Kim Strassel of the WSJ states her case:
1) Consider North Dakota. A recent Zogby poll showed 28% (you read that right) of state voters support “reform.” A full 40% said they’d be less likely to vote for Democratic Sen. Byron Dorgan next year if he supports a bill. In a theoretical matchup with Republican Gov. John Hoeven (who has yet to announce), Mr. Hoeven wins 55% to 36%. Mr. Dorgan has been in the Senate 17 years; he won his last election with 68% of the vote.
2) In Arkansas, 32% support this health-care legislation. Sen. Blanche Lincoln, also running next year, trails challengers by more than 50 points among the 56% of voters who strongly disapprove of the health plan.
3) Senate Majority Leader Harry Reid, the public face of health reform, can barely break 38% approval in Nevada.
4) In Colorado, where 55% of voters oppose a health bill, appointed Democratic Sen. Michael Bennet told CNN he’d vote for a bill even if it “cost him his job.”
5) In deep-blue Delaware, 46% oppose the health plan. Democrats pounded Delaware GOP Rep. Mike Castle, running for Senate, for voting against the House bill. That vote has in fact kept Mr. Castle leading his expected opponent, Beau Biden, the vice president’s son.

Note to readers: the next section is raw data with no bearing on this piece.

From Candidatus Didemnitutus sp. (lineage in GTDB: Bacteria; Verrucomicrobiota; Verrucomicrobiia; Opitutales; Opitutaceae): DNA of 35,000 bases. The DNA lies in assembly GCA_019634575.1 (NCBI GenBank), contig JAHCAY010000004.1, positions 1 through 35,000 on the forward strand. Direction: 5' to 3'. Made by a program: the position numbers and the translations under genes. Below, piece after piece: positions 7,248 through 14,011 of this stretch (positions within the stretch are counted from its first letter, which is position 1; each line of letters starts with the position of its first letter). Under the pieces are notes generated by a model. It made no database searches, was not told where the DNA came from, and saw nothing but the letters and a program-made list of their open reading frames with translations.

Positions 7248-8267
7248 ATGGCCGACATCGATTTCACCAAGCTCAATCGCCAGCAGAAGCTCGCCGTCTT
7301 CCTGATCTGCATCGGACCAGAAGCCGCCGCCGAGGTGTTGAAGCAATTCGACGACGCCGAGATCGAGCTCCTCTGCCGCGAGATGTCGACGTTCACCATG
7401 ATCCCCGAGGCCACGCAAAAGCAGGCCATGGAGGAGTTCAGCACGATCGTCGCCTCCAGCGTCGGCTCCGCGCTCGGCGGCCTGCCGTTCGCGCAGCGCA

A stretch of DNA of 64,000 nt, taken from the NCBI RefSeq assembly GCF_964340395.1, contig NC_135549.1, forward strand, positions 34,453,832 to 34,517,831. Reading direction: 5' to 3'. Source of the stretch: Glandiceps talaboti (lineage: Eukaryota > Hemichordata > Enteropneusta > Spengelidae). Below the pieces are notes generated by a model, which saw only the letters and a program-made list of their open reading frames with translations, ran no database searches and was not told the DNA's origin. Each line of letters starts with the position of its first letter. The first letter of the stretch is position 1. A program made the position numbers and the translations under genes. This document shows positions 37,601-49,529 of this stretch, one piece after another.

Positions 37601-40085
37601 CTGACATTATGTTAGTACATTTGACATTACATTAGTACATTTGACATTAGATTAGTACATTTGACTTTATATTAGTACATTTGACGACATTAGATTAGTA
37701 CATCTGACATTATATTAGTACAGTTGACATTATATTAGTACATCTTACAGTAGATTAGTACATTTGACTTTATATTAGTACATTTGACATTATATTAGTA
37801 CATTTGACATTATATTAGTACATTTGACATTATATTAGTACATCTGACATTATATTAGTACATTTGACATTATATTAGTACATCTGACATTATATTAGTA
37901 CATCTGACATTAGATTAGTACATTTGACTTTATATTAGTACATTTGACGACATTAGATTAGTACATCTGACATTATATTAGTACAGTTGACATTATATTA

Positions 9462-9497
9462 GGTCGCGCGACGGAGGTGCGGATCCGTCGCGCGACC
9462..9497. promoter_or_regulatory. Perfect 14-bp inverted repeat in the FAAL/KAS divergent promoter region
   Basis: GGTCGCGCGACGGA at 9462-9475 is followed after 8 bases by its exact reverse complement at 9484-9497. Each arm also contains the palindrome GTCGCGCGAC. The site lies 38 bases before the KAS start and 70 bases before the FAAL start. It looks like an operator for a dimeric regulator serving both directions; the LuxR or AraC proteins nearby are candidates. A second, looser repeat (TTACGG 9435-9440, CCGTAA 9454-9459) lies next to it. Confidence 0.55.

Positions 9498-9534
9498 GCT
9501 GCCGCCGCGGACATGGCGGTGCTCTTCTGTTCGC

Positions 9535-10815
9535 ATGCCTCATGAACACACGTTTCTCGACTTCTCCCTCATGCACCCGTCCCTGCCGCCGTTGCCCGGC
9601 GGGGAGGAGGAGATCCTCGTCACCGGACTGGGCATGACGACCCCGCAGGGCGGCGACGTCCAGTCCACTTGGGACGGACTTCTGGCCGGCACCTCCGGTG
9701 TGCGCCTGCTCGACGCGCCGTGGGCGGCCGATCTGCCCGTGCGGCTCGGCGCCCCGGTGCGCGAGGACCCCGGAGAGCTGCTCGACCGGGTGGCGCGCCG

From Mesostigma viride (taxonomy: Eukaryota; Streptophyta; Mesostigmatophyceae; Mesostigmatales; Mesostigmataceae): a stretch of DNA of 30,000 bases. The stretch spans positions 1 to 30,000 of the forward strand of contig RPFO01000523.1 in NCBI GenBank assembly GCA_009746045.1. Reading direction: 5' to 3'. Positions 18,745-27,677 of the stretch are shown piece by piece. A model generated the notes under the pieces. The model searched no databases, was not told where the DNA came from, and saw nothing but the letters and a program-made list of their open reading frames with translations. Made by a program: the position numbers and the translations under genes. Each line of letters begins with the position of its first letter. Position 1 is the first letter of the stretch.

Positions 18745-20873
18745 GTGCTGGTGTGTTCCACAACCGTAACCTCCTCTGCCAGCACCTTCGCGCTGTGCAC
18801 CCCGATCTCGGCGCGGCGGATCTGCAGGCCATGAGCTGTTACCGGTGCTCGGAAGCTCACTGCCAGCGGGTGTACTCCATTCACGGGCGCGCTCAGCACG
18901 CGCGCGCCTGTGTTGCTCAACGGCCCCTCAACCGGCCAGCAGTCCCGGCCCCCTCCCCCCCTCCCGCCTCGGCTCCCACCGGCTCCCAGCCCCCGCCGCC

6) In the past weeks, four well known House Democrats announced they will not run for re-election. All are longtime incumbents; one, Tennessee’s respected John Tanner, co-founded the Blue Dog coalition. These folks have seen the political handwriting on the wall.
So why the stubborn insistence on passing health reform? Think big. The liberal wing of the party—the Barney Franks, the David Obeys—are focused beyond November 2010, to the long-term political prize. They want a health-care program that inevitably leads to a value-added tax and a permanent welfare state. Big government then becomes fact, and another Ronald Reagan becomes impossible. See Continental Europe.
Me: Yup. Ds, who also no doubt think healthcare reform is good and moral policy, see a long-term political advantage. Indeed, they often talk about the structure of reform as more important than details. Those can come later. But change the structure of 1/6th (and climbing) of the nation’s economy and you change its politics, too.